Give Me What I Really Want: Best Customer, Best Practice

When it comes to business, customers are everything. It’s not the product, the fancy name or the cool logo. It’s the people that know, like, trust and want what you have. If customers are primary to your business, then there are a few things to always pay attention to.


Who is Your Best Customer? 

Not only do you need to know who your target market is, you need to know them by name.  There is a big difference between a casual shopper and the loyal customer who sings your praise like you’re a best friend.

In “Meet Customer Centricity: CRM’s Dynamic Replacement,” Yvonne DiVita interviewed Peter Fader, author of Customer Centricity and he says:

“Everyone should be treated well, of course, but some should be treated better than others.”

In order to do that, you have to know who your best customers are and take extra special care of them.

What Does Your Customer Need to Hear From You?

It’s not about the story that you want to tell or the catchy phrases that you want to use. It’s about the story that your customers need and want to hear from you. Instead of being clever with your marketing, just tell your story.

In “What Commercials Can Teach You About Your Customer Base,” Diane Helbig says:

“When you stick to your story, you can share it anywhere, on any platform, and your audience will hear you.”

Sincerity has a way of connecting. To make the most of it, know your audience and then tell your story in every medium that you can.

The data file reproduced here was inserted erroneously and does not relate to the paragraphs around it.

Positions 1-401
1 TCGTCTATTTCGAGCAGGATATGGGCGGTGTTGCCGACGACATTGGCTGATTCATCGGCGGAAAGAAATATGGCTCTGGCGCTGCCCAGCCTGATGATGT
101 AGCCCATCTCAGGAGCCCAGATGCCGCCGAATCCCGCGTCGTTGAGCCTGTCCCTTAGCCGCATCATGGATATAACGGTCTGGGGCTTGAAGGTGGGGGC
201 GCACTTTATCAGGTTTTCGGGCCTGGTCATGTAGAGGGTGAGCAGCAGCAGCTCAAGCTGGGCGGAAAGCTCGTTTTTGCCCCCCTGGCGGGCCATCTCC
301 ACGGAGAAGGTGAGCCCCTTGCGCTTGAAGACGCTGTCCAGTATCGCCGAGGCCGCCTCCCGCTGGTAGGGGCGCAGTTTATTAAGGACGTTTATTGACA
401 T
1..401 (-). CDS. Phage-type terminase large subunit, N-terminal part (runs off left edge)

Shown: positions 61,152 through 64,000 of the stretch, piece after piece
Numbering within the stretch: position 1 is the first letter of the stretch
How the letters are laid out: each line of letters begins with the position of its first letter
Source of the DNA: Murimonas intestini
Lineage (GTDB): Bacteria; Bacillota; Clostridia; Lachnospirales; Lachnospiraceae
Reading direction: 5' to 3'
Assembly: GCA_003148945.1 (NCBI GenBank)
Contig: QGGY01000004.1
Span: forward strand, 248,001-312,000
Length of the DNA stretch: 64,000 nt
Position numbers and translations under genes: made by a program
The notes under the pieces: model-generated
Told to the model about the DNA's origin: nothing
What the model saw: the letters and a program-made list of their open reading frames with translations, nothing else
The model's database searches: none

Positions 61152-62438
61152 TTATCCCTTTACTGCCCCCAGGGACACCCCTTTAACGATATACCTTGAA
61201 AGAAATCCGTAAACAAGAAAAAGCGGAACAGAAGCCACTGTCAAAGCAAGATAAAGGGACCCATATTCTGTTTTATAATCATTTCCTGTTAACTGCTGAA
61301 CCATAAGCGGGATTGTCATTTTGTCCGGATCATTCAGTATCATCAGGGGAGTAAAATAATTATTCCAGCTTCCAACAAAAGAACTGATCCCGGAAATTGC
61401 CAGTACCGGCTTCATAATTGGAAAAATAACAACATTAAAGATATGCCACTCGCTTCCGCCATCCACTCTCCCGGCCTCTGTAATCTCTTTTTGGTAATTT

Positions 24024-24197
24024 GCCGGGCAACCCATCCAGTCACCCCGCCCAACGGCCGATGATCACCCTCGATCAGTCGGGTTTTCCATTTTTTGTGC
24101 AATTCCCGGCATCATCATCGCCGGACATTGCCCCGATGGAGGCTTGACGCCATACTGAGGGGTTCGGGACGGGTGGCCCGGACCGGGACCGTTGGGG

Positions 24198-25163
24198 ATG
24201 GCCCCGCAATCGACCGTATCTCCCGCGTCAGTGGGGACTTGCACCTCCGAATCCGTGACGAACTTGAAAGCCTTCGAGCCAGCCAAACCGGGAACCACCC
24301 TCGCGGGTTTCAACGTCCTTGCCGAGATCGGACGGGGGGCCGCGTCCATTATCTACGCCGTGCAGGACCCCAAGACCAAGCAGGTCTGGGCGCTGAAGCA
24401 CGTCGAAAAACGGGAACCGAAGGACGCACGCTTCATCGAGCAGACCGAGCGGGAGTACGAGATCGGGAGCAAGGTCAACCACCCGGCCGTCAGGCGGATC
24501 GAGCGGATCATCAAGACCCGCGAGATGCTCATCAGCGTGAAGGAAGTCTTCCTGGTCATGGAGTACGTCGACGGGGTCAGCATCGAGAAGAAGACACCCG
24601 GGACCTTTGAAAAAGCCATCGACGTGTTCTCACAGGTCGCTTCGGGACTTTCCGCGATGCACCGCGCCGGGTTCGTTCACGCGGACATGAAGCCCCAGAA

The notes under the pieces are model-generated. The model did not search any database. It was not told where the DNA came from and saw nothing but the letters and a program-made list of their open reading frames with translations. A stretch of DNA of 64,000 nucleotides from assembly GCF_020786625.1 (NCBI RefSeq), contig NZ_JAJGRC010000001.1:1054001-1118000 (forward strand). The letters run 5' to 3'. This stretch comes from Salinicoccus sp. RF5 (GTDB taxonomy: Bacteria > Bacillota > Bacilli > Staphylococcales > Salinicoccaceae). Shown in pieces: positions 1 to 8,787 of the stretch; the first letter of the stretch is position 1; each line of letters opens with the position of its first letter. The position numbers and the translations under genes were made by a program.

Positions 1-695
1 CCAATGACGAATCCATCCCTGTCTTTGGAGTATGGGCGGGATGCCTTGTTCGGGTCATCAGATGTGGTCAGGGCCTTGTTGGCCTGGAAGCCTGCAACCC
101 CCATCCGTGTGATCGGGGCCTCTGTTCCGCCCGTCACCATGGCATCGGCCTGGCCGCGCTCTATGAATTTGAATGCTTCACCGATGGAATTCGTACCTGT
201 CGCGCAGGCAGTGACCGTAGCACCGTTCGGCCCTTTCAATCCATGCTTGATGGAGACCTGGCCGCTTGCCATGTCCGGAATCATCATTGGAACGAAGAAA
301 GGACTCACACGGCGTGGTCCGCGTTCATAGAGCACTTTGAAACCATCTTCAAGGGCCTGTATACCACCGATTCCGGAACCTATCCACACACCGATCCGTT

How Do You Make Sure Your Customer is Satisfied?

You ask, and then make adjustments to what you hear.  But instead of the typical questionnaires and data research, John Mariotti in “A Sure Way To Know Customers Were Satisfied” suggests that you narrow your survey down to two core questions:

  1. Would you recommend this?
  2. Why or why not?

Your customers — potential and current — will tell you what they need and want.

Learn to hear them.

Customer Photo via Shutterstock


Jamillah Warner Jamillah Warner (Ms.J), a poet with a passion for business, is a Georgia-based writer and speaker and the Marketing Coordinator at Nobuko Solutions. She also provides marketing and communication quick tips in her getCLEAR! MicroNewsletter.

5 Reactions
  1. Virtually all business decisions should be linked back to the customers in some way because there would be no business without them. It’s that simple.

  2. Question #2 is a great way to get to the real value the customer gets, and is willing to pay for.

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